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An in-depth look at the contributing factors that led to the unrest in Baltimore following the tragic death of Freddie Gray.
Freddie Gray’s unexplained death may have been the catalyst for the current unrest in Baltimore, but with a fuller understanding of the lived experiences of Black people in the city, it’s easy to see that this current boiling point was inevitable. Longtime resident and reporter Michael Fletcher wrote recently in the Washington Post, “Baltimore has been a combustible mix of poverty, crime, and hopelessness, uncomfortably juxtaposed against rich history, friendly people, venerable institutions and pockets of old-money affluence.”
President Obama echoed this sentiment on Tuesday afternoon, saying of the unrest, “This has been a slow rolling crisis. [I]f we really want to solve the problem, if our society really wanted to solve the problem, we could. It’s just it would require everybody saying this is important, this is significant, and that we don’t just pay attention to these communities when a CVS burns and we don’t just pay attention when a young man gets shot or has his spine snapped. We’re paying attention all the time because we consider those kids our kids and we think they’re important and they shouldn’t be living in poverty and violence.”
Here’s a brief recap of how we got here:
According to reports, at 8:39 a.m. on April 12th, 25-year-old Freddie Gray made eye contact with a police officer near the corner of W. North Avenue and N. Mount Street. For reasons unknown, Gray ran. Four police officers on bicycles pursued and arrested Gray, then put him in the back of a police van for transport to the police station. The officers would later file a report saying that he was taken into custody without incident.
But video footage of the incident tells a different story. In the video, captured by a nearby civilian, Gray’s body is limp as officers drag him into the van. Gray can also be heard yelling in pain. What transpired en route to central booking is unknown, but what we do know is that Gray suffered an 80 percent severed spine, and died a week after being detained by police.
Baltimore law enforcement officials have yet to release a statement or a detailed report of how Gray sustained his fatal injuries (An update is expected this Friday, May 1st). Baltimore Mayor Stephanie Rawlings-Blake has said Gray’s death in police custody is unacceptable and she “wants answers.” She has since called for an independent investigation into Gray’s death. The Department of Justice swiftly announced they would open a criminal investigation into how Gray died, but public dissatisfaction with the lack of transparency and accountability is at a tipping point.
Baltimore’s stop-and-frisk policies increase citizen run-ins with the police that often turn deadly. According to the Baltimore Sun, “The per capita arrest rate for African-Americans in Baltimore is more than three times that for other races, and it’s not just a matter of Blacks committing more crimes. Things people get away with in nice neighborhoods are the subject of heavy enforcement in places like Sandtown-Winchester [where Gray lived]. For example, though Whites and Blacks smoke marijuana at about the same rate, the per capita marijuana possession arrest rate for Blacks in Baltimore was 5.6 times higher than that for Whites in 2010, according to an analysis by the ACLU.” A friend of Gray, Michael Robertson, told the Baltimore Sun that Gray may have run because he had a history of getting beat up by the same officer with whom he initially made eye contact.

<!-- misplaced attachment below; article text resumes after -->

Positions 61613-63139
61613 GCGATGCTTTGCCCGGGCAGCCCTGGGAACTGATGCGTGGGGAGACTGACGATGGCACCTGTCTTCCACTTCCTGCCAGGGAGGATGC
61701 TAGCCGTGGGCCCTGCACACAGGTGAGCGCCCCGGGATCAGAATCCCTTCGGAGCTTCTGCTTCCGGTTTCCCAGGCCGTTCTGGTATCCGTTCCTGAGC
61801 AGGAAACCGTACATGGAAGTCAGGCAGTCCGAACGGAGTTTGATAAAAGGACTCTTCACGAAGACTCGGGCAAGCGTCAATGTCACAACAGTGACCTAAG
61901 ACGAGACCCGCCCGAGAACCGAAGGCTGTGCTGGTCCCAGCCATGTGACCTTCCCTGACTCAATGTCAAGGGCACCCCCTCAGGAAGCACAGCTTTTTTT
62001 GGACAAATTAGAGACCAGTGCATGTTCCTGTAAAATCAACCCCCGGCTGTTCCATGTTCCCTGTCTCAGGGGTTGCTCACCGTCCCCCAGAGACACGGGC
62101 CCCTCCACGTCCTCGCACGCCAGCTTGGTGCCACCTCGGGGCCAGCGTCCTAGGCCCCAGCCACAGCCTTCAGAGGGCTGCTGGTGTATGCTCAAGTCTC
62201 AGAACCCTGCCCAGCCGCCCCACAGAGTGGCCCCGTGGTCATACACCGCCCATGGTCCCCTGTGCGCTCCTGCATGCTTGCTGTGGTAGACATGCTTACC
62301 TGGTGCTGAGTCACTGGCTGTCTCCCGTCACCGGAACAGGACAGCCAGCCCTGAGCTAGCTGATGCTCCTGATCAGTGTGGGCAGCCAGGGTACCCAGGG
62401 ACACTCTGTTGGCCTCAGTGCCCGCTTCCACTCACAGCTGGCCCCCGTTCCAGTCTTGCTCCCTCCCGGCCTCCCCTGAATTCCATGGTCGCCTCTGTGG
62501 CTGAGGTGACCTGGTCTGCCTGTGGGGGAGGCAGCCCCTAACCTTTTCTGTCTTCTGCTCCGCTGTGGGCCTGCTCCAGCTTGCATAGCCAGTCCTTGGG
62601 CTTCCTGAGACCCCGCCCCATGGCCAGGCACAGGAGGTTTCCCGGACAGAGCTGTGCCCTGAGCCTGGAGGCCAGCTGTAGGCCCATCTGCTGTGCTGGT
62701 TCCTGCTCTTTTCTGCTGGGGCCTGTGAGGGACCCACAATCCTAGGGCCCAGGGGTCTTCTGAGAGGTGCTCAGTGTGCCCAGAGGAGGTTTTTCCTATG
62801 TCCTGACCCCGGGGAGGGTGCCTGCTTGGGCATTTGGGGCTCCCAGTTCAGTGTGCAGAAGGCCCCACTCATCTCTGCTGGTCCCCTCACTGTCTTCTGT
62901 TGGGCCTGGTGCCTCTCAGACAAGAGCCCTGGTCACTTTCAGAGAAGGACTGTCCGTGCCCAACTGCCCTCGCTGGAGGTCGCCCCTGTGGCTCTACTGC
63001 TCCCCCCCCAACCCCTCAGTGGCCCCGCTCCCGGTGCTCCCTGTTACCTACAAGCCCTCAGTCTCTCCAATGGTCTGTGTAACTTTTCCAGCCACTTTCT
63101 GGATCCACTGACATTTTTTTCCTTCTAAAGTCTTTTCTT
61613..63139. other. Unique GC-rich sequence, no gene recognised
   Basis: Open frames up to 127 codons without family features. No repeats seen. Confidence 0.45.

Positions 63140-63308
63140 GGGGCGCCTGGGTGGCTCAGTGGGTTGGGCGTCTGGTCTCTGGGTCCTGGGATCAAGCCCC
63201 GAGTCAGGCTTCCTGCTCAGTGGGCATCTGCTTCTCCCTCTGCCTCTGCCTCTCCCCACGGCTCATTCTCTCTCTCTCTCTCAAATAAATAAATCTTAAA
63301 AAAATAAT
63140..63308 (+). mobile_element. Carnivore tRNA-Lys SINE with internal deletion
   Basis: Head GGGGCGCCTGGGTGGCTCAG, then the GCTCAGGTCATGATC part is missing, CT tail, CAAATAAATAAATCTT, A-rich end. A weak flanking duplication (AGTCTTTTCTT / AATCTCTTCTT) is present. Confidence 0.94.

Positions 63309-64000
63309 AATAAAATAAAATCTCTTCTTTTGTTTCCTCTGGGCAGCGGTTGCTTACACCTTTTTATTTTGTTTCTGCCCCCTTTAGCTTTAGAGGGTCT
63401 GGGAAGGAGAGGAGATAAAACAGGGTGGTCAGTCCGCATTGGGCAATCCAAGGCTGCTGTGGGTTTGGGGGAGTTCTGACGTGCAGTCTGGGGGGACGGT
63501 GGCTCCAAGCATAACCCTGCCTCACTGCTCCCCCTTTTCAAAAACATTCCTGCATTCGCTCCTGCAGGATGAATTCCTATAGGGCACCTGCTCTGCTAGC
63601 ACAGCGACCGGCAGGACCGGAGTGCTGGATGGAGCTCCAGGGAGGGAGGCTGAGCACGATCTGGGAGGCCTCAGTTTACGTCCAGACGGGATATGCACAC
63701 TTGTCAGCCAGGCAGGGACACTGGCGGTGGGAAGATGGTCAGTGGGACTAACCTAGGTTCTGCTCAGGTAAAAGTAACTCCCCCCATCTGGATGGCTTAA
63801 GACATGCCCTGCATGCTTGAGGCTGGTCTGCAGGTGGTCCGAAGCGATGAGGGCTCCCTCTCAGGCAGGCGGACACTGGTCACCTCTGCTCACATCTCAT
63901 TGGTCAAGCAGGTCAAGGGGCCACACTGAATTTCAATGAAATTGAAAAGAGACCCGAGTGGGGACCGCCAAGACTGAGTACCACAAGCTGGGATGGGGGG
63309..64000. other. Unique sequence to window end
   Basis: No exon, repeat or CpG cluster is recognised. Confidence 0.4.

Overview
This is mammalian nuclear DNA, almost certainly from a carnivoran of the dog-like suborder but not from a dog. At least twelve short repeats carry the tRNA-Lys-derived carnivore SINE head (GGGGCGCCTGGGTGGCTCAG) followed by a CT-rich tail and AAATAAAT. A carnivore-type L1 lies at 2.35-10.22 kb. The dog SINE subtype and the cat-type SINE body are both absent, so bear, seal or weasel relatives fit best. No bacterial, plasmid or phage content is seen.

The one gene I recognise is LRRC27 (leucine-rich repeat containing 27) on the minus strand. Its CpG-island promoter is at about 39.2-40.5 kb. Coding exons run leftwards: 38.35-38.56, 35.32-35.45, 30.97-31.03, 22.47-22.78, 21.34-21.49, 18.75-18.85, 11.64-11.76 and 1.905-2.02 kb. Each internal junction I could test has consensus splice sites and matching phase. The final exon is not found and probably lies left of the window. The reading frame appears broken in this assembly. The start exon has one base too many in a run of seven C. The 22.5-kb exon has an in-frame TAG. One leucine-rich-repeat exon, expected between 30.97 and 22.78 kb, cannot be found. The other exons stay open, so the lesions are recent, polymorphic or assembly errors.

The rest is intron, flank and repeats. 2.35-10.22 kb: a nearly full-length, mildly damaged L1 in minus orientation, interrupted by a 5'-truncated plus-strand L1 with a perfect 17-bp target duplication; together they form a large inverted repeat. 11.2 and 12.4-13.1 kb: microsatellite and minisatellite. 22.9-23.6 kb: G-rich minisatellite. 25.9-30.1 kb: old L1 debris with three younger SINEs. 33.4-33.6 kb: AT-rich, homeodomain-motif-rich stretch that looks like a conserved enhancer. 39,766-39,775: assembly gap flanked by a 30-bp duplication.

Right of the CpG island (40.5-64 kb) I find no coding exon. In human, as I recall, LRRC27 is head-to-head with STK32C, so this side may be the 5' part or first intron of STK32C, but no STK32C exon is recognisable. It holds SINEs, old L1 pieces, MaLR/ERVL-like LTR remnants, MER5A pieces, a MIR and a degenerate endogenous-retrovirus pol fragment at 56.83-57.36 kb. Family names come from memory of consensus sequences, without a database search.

Years of Police Brutality
The persistent brutalizing of community members at the hands of the Baltimore police department has also contributed to the uprising. The Baltimore Sun also reports that the city has recently paid out over $5.8 million in lawsuits stemming from civil rights violations. “Over the past four years, more than 100 people have won court judgments or settlements related to allegations of brutality and civil rights violations. Victims include a 15-year-old boy riding a dirt bike, a 26-year-old pregnant accountant who had witnessed a beating, a 50-year-old woman selling church raffle tickets, a 65-year-old church deacon rolling a cigarette and an 87-year-old grandmother aiding her wounded grandson.” According to the ACLU, Baltimore had the highest number of in-custody deaths (31) between 2010 and 2014.
Lack of Economic Opportunity
The unemployment rate in Gray’s Sandtown neighborhood is a staggering 50%. High school graduation rates in Baltimore, while improving slightly year after year, still fall well below the statewide average. And according to the Baltimore Sun, Gray and his sister suffered from lead paint poisoning via the scores of dilapidated buildings within the city.
As Baltimore officials continue to call for calm, the questions around Gray’s death are still unanswered, and the economic conditions that contributed to this tragic outcome remain. Until there are real financial and educational investments into this city, Baltimore will continue to rise up for the equal access its citizens deserve.
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